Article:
In summary, the study showed that changes in the levels of fats from the omega-6 family, associated with inflammation, are characteristic of heart surgery with cardiopulmonary bypass. Supplementation with this fat before surgery could be a safe and inexpensive option to secure the normal functioning of these blood components. The researchers are already planning a study “to evaluate the efficacy of this strategy in reducing bleeding and transfusions after surgery”.

“Assessing the level of this fat in the blood before surgery could be more relevant than looking at the number of platelets,” explained Luís Moita, principal investigator of the Innate Immunity and Inflammation group at the IGC, and also doctor by training.

Related Links:
Instituto Gulbenkian de Ciência 

BMP Whole Blood Analyzer: GEM Premier ChemSTAT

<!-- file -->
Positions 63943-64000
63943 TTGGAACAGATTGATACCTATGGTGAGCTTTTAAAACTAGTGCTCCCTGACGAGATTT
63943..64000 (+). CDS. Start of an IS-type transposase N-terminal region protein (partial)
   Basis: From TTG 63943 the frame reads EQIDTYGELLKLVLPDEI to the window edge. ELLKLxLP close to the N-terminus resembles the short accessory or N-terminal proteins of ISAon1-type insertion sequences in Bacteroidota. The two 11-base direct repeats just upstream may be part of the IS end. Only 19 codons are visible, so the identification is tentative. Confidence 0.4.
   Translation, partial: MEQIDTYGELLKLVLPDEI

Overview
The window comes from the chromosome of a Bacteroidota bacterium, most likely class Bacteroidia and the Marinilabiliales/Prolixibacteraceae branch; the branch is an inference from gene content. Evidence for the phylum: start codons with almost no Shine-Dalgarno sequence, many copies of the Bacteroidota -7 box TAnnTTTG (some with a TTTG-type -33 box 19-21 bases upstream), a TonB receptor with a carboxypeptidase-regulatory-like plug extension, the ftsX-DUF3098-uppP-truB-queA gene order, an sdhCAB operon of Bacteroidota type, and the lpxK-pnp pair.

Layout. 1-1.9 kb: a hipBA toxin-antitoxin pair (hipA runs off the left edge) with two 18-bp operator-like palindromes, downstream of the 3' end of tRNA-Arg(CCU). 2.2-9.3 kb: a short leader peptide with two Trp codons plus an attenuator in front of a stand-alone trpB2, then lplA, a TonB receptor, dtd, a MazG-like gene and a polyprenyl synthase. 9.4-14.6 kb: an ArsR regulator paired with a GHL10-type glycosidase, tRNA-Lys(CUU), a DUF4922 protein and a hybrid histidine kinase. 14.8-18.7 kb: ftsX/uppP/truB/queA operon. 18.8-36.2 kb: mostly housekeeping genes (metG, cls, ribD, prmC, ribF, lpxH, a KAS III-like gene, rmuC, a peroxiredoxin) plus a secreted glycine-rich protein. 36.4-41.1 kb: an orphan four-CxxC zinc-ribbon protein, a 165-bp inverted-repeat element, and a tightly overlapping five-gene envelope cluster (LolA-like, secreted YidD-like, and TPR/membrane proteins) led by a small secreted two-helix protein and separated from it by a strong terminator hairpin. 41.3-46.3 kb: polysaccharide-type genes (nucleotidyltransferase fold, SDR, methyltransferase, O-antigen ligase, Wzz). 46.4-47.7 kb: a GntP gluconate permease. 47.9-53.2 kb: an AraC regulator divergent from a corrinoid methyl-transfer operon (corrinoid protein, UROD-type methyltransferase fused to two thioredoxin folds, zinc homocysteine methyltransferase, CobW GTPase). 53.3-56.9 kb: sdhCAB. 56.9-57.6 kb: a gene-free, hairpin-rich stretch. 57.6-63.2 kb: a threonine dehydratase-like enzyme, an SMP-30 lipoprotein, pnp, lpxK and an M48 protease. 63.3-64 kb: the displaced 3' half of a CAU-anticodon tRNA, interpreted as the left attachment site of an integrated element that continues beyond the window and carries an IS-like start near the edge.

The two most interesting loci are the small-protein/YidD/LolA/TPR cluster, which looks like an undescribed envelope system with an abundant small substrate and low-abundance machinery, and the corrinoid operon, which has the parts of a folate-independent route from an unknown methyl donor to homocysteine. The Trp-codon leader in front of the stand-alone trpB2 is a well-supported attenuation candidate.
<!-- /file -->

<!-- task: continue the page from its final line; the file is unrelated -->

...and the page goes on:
Gold Supplier
POC Test Reader
H.pylori Diagnostic Kit
Helicosign Dry
Automatic IFA Processor

Print article



view channel
Image: AI transforms smartwatch ECG signals into a diagnostic tool for heart failure (Photo courtesy of Pexels)

AI-Based Smartwatch Accurately Detects Heart Failure Using ECG Signals

People with a weak heart pump might not have symptoms, but this common form of heart disease affects about 2% of the population and 9% of people over 60. When the heart cannot pump enough oxygen-rich blood,... Read more

Surgical Techniques

view channel
Image: CystoSmart image enhancement and AI diagnostic tool will enhance cancer detection (Photo courtesy of Claritas HealthTech)

AI Diagnostic Tool Improves Cancer Detection in Cystoscope Images of Bladder